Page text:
The Raven

The Raven

Laura Kwiatkowski and Metro Arts Independents

Sue Benner Theatre 

07th – 31st March 

We’re at Metro Arts Theatre, where we know from experience that anything can happen. We’ve been asked to follow the producer, Laura Kwiatkowski, around to the back of the theatre. Cool. Following instruction, we remove our shoes and toss them, along with phones, bags and any other personal items, into milk crates before we enter the dark space. And by dark, I mean uneasy pitch black. QTC’s Artistic Director, Wesley Enoch, is the (un)lucky sucker to go first. I follow him and, as well as thinking of that terrific TED talk about how to start a movement (it’s ME they’re following, now that I’m following the leader), that little ordinary audience member’s voice in my head says, “Holy crap, it’s dark in here!” It also occurs to me that we’re on the stage. Well, we must be, because we’ve come in via the Tradies’ Entrance…and stepped directly into the MUD. That’s right. I was prepared for it but not, you know? Like the shock of seeing and squelching into DRIFT restaurant last year, after the floods, the mud across the bridge reaching the tops of my wellies as I walked comically through it; this mud was not so deep but it’s funny, isn’t it? The way your senses recall more of an experience before your head does? Beneath my bare feet was the cold, wet, compressed earth and my immediate thoughts were, “God, what a mess. What have they had to suffer?”

I almost expected to smell that same stench again. Feeling ready now, listening to the first strains of the live-mixed soundscape (Daniel Huey), processing all of that in a couple of moments, I decided to breathe and surrender (something my beautiful hippie healer friends keep telling me to do this year. I was quite pleased then – proud of myself – to surrender so early in the piece). Speaking of which, I don’t know if anybody else noticed, but it was the eve of the full moon and this had the potential to be a real earthing experience.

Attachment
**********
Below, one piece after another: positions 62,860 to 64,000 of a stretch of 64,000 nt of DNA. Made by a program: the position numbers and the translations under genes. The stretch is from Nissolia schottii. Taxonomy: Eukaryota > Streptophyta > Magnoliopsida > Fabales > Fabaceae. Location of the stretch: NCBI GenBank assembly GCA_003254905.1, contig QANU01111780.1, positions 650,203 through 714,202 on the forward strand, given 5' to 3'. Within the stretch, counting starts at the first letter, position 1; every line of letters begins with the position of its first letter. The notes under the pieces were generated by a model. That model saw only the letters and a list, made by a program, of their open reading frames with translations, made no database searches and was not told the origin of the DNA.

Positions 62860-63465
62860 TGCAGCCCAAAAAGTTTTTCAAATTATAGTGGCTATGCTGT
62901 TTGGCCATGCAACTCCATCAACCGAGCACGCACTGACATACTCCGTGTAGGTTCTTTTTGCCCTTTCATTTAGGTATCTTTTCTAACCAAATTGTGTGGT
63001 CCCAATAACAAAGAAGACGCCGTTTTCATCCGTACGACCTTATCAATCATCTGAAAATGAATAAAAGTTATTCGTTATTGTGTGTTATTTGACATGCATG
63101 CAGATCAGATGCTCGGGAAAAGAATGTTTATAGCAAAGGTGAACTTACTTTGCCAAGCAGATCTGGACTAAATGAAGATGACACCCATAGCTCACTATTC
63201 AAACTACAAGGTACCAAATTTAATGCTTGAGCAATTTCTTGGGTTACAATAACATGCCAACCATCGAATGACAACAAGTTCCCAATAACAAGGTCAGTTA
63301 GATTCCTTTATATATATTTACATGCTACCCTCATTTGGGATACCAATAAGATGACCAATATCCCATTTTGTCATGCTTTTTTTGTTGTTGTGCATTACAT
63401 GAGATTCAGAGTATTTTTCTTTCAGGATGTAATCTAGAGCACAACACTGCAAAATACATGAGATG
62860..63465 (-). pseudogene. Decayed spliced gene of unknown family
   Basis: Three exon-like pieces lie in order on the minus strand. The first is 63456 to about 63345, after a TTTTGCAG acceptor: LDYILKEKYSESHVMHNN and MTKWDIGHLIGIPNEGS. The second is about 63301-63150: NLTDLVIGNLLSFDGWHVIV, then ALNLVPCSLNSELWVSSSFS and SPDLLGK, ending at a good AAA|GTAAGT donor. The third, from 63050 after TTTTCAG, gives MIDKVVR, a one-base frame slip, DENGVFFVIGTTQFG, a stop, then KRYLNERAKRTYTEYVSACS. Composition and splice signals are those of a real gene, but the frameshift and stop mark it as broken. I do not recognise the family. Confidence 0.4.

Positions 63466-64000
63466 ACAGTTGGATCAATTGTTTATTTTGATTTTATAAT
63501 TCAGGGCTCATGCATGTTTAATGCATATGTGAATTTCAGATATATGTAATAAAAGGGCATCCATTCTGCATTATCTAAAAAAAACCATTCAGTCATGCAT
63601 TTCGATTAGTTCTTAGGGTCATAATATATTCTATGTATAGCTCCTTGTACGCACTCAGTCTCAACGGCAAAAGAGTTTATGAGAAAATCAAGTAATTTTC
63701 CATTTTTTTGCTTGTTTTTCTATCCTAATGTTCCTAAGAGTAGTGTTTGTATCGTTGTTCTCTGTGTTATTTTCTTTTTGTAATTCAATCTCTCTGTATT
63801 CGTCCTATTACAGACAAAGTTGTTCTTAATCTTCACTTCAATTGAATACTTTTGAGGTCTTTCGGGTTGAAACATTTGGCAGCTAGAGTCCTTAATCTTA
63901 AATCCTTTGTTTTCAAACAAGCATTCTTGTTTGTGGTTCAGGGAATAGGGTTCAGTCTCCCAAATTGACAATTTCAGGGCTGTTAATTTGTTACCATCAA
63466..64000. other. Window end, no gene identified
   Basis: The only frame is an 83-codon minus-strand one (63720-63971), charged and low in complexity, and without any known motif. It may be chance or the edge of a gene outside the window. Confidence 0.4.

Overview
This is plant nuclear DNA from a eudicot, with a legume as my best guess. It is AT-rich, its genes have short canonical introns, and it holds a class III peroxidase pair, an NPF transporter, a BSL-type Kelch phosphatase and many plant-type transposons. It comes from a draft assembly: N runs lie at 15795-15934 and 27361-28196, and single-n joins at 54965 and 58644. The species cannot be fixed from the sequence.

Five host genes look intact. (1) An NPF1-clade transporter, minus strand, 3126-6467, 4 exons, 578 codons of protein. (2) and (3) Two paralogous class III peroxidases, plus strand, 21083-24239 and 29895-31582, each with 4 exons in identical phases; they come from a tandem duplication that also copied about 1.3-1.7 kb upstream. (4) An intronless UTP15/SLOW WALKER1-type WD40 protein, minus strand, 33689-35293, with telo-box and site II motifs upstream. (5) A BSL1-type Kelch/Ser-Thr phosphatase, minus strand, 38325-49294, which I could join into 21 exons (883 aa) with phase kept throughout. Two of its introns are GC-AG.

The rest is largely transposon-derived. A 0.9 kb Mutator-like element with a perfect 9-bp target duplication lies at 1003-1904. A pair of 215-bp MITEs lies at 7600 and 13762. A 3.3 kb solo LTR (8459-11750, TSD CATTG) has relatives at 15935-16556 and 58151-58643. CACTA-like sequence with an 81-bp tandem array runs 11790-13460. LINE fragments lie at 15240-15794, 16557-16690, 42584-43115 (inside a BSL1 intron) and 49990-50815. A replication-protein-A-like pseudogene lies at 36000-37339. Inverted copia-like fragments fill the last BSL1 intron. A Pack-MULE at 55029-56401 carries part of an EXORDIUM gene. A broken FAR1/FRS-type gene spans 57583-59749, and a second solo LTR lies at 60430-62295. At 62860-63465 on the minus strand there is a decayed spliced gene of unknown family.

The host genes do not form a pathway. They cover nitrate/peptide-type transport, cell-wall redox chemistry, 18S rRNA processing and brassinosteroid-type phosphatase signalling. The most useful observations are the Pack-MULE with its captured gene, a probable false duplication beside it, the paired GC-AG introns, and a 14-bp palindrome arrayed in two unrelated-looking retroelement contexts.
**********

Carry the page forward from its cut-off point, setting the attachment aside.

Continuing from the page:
As soft light comes up (Lighting Designer Whitney Eglington), I become aware of sculptural structures all around me; ornately twisted and tangled wire designs, reaching cylindrically towards the ceiling and placed randomly like trees, in the way I imagine a “contemporary” version of Where the Wild Things Are might be staged…by an extremely ambitious and resourceful teacher in Julia Creek perhaps, with its jungle of chicken wire and white boxes. Appropriately, Melody Woodnutt is listed as Installation Artist in the program, rather than being awarded the more usual title of Designer.

Edgar Allan Poe (Robbie O’Brien), our host for the evening, welcomes us, his voice coming from somewhere in the semi-darkness. He invites us to sit and sup with him. The dinner table is such an intimate setting, don’t you think? The setting for all manner of sins and any depth of sadness, surrounded as we are, by the chaos of Poe’s kitchen and drawing room furniture, haphazardly placed alongside one length of the table and covered in books and pages. Tattered, yellowed pages are also strewn across our table, making an odd centrepiece, the likes of which would never be sanctioned by Better Homes and Gardens. Not only has Poe invited us to sit with him but also, to contribute to the creation of a masterpiece, his latest poetic piece. With this device, commonly referred to in The Biz as Audience Interaction 101, we are ready to take a journey of a different kind.

Lulled into the first of a number of participatory moments, we offer gifts of words, thoughts, images…Poe is so humble and lovely we can’t help but help him in his task. He accepts some offers and responds almost violently to others; “You don’t know about it!” About what? Love? Death? Loneliness? I don’t remember. It was important to Poe and has left us a bit bewildered.